Written question to the European Commission
The State aid Temporary Framework has enabled Member States to provide all the liquidity that businesses need to face the consequences of the COVID‑19 pandemic. Due to the current situation, the framework still needs to be improved and extended to support businesses, especially small and medium-sized enterprises (SMEs), on the road to recovery. SMEs are still particularly exposed and some sectors are still suffering from administrative closures. All the temporary framework sections have been extended until June 2021 and recapitalisation support will now be available until September 2021.
1. Would the Commission consider an extension until 31 December 2021, since it is still impossible to predict when SMEs will be able to resume their activities in full?
2. In view of the continuing uncertainty surrounding the health situation, which is holding back recovery and forcing some firms to suspend or limit their activities, does the Commission intend to extend the deadlines for the repayment of State aid by extending the duration of aid in the form of loan guarantees and subsidised interest rates to ten years instead of the six years initially planned?
Answer given by Commissioner Vestageron behalf of the European Commission
1. As the coronavirus outbreak persists longer than hoped for, the Commission needs to keep making sure that Member States can provide businesses with the necessary support to see it through. On 28 January 2021, the Commission therefore adopted a fifth amendment of the Temporary Framework providing, among other things, for the prolongation of that framework until 31 December 2021. Furthermore, taking into account the continued economic uncertainty and prolonged government measures to limit economic activity in order to stop the spread of the virus, the amendment also increases the ceilings set out in the Temporary Framework for certain support measures:
a. With regard to limited amounts of aid granted under the Temporary Framework, the previous ceilings per company are now effectively doubled (taking into account the availability of de minimis support). The new ceilings are EUR 225 000 per company active in the primary production of agricultural products, EUR 270 000 per company active in the fishery and aquaculture sector, and EUR 1.8 million per company active in all other sectors. As before, these can be combined with de minimis aid of up to EUR 200 000 per company (up to EUR 30 000 per company operating in the fishery and aquaculture sector and up to EUR 25 000 per company operating in the agriculture sector) over a period of three financial years, subject to complying with the requirements of the relevant de minimis regulations.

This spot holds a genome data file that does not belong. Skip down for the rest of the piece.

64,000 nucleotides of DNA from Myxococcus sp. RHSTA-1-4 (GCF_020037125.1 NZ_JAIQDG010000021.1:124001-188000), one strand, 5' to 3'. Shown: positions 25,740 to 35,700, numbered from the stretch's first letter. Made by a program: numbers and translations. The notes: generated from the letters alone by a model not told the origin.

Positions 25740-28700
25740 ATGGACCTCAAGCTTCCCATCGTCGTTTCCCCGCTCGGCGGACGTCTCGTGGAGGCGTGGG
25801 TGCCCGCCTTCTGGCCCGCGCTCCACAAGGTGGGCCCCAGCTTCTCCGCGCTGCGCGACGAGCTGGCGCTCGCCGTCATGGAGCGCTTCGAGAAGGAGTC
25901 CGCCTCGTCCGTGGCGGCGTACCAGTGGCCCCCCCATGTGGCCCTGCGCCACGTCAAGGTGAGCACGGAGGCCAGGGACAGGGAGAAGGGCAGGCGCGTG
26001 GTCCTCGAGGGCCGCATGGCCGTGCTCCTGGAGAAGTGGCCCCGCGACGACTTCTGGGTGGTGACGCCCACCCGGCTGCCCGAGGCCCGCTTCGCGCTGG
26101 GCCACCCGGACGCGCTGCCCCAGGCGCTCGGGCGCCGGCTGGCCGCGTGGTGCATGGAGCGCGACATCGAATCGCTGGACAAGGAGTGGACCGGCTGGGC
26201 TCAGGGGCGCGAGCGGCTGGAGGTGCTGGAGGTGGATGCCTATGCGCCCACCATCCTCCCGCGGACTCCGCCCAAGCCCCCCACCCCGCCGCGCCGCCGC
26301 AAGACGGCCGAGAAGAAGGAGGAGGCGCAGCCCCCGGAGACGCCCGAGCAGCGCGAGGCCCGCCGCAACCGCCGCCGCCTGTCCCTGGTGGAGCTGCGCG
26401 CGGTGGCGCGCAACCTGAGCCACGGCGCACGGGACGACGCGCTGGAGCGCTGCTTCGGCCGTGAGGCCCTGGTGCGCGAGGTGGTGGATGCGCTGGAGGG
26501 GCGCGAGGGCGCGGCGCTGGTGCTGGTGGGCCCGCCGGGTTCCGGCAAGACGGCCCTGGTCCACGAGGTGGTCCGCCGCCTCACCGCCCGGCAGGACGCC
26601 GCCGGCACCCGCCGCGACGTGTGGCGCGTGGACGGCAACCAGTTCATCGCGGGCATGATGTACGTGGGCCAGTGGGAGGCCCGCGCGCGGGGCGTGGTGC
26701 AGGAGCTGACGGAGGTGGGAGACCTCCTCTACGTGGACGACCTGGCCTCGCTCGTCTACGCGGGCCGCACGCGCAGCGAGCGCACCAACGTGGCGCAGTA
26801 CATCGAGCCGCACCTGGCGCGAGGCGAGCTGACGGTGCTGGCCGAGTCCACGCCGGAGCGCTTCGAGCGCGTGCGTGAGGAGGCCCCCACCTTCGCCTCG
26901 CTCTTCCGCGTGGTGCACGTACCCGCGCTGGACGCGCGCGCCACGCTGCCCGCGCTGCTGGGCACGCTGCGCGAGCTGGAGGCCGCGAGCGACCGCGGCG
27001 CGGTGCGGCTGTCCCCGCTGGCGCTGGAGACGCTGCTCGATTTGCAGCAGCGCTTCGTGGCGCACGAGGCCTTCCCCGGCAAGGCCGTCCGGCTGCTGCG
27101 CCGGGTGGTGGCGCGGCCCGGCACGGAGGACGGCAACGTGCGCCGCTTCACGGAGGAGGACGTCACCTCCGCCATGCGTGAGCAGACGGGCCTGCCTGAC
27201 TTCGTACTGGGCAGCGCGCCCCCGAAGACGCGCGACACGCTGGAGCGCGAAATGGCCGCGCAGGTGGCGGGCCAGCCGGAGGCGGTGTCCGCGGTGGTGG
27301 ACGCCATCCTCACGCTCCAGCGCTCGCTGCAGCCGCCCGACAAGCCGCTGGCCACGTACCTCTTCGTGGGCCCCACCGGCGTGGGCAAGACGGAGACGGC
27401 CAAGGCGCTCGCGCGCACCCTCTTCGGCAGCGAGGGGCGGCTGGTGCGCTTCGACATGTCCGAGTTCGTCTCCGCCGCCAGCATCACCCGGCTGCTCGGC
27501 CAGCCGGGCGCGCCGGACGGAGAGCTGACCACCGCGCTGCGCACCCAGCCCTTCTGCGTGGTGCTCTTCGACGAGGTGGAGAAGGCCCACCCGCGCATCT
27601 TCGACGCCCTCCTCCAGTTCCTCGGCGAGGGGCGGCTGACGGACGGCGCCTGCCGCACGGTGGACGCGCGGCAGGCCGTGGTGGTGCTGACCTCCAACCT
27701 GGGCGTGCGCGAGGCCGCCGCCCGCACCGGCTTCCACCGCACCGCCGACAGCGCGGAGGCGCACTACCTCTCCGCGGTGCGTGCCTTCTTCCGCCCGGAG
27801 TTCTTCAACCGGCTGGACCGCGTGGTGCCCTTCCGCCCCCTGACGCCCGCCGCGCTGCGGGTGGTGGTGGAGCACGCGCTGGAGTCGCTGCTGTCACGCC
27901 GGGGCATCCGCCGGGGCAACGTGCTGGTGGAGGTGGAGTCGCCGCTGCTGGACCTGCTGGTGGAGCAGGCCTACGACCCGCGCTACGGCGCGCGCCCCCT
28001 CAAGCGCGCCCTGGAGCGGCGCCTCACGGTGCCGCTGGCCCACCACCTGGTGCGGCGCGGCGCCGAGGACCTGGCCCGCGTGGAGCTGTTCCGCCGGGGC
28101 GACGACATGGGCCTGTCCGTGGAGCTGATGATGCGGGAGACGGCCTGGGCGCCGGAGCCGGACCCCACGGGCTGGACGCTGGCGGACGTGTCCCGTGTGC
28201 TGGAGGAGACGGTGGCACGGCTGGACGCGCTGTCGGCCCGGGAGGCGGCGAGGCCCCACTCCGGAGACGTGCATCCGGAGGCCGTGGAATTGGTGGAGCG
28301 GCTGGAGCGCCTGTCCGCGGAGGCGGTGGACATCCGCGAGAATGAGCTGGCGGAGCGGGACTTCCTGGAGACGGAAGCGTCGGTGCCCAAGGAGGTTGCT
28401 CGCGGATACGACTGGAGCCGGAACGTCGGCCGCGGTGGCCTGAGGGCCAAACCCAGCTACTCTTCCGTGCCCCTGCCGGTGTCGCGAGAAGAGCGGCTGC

b. For companies especially hit by the coronavirus crisis, with turnover losses of at least 30% during the eligible period compared to the same period of 2019, the State can contribute to the part of the fixed costs of companies that are not covered by their revenues, in an amount up to EUR 10 million per company (previously EUR 3 million).
2. As before, the duration of loan guarantees and subsidised interest rates granted under the Temporary Framework can be modulated with other characteristics of those measures, so that, for example, a lower guarantee coverage could offset a longer duration, which could go up to eight years.